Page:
Two new studies published recently in the journal Paediatrics, show how exercise can help children combat depression as well as behavioural disorders.
Physical activity strengthens a child’s muscles and bones, prevents excessive weight gain, and reduces the risk of diabetes, cancer, and other conditions. However, physical activity is also beneficial to the mental health of a child.
Experts say exercise gives children a better outlook on life by building confidence, managing anxiety and depression, and increasing self-esteem and cognitive skills.
The benefits of physical activity for children were assessed in two studies. Both analysed the positive effects of exercise on children’s mental well-being.
One study concluded that moderate to vigorous physical activity at ages 6 and 8 is linked to fewer symptoms of depression two years later.
The other study looked at cyber cycling (involving riding an exercise bike while looking at virtual reality scenery) and concluded that cyber cycling improves classroom functioning for children with behavioural disorders.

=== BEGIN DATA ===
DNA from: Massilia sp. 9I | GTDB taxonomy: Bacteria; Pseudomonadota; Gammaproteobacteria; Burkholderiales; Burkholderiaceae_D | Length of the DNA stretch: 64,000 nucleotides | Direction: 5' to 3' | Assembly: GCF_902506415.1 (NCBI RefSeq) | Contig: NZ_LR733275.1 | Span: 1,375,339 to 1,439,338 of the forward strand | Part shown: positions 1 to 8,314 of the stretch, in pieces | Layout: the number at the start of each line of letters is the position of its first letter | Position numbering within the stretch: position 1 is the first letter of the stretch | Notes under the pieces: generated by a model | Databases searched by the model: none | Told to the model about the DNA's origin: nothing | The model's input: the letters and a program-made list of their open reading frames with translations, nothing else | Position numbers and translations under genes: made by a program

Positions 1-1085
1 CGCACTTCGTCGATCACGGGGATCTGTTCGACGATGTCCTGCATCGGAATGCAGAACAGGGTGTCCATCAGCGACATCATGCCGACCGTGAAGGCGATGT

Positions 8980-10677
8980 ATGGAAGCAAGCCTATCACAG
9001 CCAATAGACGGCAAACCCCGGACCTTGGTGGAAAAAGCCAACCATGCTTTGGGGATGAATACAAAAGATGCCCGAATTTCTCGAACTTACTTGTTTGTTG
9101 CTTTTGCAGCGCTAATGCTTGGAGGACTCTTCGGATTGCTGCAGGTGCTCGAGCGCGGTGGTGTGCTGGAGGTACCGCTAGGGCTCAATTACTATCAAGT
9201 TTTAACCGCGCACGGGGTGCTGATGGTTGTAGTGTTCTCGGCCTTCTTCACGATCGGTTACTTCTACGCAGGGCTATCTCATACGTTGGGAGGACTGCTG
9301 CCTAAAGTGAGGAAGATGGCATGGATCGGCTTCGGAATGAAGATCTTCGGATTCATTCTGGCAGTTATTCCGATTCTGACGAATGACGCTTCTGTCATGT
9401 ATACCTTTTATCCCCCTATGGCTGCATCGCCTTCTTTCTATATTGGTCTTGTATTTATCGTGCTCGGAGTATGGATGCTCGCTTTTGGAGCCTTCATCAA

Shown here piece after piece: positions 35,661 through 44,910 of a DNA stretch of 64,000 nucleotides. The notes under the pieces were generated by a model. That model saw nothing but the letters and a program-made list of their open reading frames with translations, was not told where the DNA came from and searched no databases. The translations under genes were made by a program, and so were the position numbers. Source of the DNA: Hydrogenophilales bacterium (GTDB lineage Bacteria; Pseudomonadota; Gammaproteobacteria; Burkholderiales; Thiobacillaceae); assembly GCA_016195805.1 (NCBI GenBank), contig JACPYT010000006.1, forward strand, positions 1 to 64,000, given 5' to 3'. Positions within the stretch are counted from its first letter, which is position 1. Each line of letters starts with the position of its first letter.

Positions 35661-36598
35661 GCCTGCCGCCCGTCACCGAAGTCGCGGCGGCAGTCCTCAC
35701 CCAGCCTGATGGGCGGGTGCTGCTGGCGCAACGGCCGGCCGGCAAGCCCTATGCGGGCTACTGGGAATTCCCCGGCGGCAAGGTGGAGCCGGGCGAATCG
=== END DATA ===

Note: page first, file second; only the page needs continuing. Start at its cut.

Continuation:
Children with Behavioural Health Disorders (BHD) demonstrate low participation in aerobic exercise, and cyber cycling was important because the children found it engaging. Many of these children have sensory disorders, social anxiety, and delays in developing motor skills, so it’s difficult to make traditional sports and exercise programs attractive to them.
Research shows exercise improves mood and behaviour in children and lowers chronic disease risks, but there is little research on educational settings serving children with complex BHD, the study explained.
The researchers investigated whether an aerobic cyber cycling physical education curriculum could successfully engage and improve behavioural regulation and classroom functioning among children and adolescents with complex BHD.
Students diagnosed with autism, Attention Deficit Hyperactivity Disorder (ADHD), anxiety, or mood disorders were randomly assigned to use the bikes twice a week during 30- to 40-minute physical education classes. Researchers found the program to be successful as children gradually increased their riding time and intensity over seven weeks.
Overall, children in the intervention group, who ranged in ages 7 to 16, displayed up to 51 percent less disruptive behaviours than during the control period, with the effect particularly strong on the days they participated in the cyber-cycling class, the study reports, demonstrating there appears to be a direct correlation between this type of exercise and improvement in behavioural health.